When you first start out trading in forex, there tends to be a lot of excitement and eagerness to jump into trades. Weeks or months of researching strategies, checking charts, reading material and guides will undoubtedly lead to a build-up of trading tension.
It’s only natural to see this excitement transition into a burst of trades taken.
However, typically within a month, most traders will start to see the problems that this overtrading can have on results. Excitement and passion are great for trading, don’t get me wrong, but you do have to be aware of some of the pitfalls that this can bring about.
Below are the most common ‘symptoms’ of overtrading:
- Low quality trades
- Decreasing win rate
- Over analysing
- Entering too early
Each of these symptoms are detrimental to your success in forex trading, especially if you combine the effects of just two or three.
Fortunately, overtrading is a common problem and there are methods to push back against it.
So if you find yourself struggling with overtrading, read on to find out how you can prevent it and start prioritizing profitability!
Are Your Entry Requirements Good Enough?
One of the most important aspects of your trading strategy is how you enter a trade. You need to ask yourself:
What conditions do I need to see that will trigger a trade entry?
This question is pivotal to your success in trading, but it is also very easy to slip up at this first hurdle.
If your entry requirements are weak or accommodate a need to enter trades regularly, you will see a negative impact almost immediately. That is because this question is your quality control point.
What do I mean by that?
Well, when you are looking to enter a trade there are a range of factors that determine the strength of the trade and the risk attached to it. There’s nothing stopping you from just entering a trade at any point, which is why we need entry requirements.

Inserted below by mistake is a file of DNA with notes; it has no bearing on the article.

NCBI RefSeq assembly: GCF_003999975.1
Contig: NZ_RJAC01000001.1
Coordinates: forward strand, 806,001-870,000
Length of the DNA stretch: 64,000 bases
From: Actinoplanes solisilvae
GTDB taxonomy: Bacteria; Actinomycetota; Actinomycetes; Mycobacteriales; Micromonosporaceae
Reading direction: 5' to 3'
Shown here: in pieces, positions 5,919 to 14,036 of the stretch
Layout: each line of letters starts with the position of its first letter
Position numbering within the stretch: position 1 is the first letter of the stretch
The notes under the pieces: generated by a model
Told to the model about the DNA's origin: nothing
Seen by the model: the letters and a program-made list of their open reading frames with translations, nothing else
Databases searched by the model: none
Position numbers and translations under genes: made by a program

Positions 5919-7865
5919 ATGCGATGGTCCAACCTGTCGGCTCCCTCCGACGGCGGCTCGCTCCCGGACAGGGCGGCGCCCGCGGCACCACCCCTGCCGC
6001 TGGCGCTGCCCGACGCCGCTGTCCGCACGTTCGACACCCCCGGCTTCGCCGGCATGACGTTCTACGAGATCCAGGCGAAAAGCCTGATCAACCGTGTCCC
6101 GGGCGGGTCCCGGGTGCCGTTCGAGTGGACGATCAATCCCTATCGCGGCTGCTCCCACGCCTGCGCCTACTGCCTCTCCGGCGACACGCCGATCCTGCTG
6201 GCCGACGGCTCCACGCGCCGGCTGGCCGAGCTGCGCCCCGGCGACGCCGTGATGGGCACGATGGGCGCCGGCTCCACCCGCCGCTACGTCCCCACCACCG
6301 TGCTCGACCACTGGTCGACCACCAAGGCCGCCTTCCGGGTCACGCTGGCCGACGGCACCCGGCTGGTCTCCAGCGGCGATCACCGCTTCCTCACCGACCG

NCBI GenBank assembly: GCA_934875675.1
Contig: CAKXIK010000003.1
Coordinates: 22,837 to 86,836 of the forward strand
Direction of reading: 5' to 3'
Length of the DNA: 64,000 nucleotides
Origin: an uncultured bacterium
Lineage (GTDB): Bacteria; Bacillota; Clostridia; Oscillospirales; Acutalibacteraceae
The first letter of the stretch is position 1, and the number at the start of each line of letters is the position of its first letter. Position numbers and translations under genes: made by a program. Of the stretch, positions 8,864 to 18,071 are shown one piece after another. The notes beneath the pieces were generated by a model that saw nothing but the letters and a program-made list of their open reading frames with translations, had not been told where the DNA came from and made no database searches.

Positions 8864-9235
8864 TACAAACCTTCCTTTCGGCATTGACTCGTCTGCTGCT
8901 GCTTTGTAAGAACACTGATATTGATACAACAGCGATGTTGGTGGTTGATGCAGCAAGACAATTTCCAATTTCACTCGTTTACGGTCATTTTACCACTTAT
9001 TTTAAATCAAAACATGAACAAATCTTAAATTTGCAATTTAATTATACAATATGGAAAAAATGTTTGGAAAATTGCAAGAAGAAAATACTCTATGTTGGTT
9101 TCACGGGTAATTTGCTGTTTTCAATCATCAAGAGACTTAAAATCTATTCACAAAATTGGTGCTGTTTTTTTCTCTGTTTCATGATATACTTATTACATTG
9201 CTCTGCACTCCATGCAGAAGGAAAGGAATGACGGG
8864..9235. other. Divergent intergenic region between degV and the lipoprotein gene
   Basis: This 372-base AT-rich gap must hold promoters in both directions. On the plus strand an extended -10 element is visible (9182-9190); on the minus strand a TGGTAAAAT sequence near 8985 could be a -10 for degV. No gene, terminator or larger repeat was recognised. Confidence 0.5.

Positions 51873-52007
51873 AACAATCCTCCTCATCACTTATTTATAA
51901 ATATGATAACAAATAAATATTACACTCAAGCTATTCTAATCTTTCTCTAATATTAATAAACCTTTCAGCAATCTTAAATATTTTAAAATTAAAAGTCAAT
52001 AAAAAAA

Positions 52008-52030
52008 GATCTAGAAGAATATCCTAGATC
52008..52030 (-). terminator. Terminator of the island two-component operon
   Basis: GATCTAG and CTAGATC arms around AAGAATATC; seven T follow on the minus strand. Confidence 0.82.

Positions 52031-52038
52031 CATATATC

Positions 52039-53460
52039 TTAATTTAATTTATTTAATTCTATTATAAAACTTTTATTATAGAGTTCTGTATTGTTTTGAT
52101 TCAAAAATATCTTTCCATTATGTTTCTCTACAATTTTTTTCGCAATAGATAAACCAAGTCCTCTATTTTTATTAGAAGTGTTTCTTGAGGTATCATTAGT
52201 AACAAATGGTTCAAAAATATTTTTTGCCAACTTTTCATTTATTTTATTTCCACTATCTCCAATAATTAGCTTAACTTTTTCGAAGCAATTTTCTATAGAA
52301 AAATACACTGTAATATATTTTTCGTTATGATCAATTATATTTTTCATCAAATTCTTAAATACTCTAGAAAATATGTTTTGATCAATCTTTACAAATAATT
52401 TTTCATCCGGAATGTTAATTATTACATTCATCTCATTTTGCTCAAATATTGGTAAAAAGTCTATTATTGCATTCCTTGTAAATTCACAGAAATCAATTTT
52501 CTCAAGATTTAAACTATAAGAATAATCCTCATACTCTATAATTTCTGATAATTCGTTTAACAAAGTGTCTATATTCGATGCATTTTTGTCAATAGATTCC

Your entry requirements function as a filter for potential trades.
If those requirements are too low, you will inevitably enter low quality trades, opening yourself up to more risk, leading to more losses.
If the requirements are too high, you may never even get a chance to enter a trade because they are too specific and perfectionist.
As with many things, a happy medium is your best bet. Part of the process of becoming a profitable trader is trial and error.
After a year or so of trading, you can expect to have entry requirements for specific setups and even specific pairs. Data collection is priceless in this regard.
Entry requirements also provide you with an objective checklist that you have to go through, further preventing any quick decisions and reducing the impact of subjective and emotional trading.
So please, prioritize your entry requirements and make sure you develop them as you trade!
Why is Risk Assessment Important?
I have mentioned risk in the previous section a few times, and there is a good reason for it.
Every single trade you take carries risk and part of your process as a trader is to approximate the level of risk you see in a trade.
Risk also includes the management of your finances.
This will include how much risk you take on per trade, whether you take on multiple trades (and the maximum number), and your maximum risk exposure (how much of your account can you cumulatively risk across all trades).
It is vital that you have a plan for these in order to avoid overtrading.
Let’s say I am in two trades already and there is a third trade about to trigger. The two trades I am in each have a risk of 2%, resulting in 4% of my account currently at risk.
If I have no rule on my maximum risk exposure, I will enter the third trade. For clarity’s sake, let’s say I also risk 2% of my account in the last trade, resulting in 6% risk exposure overall.
Disaster. All trades have lost and within a few hours I have lost 6% of my account.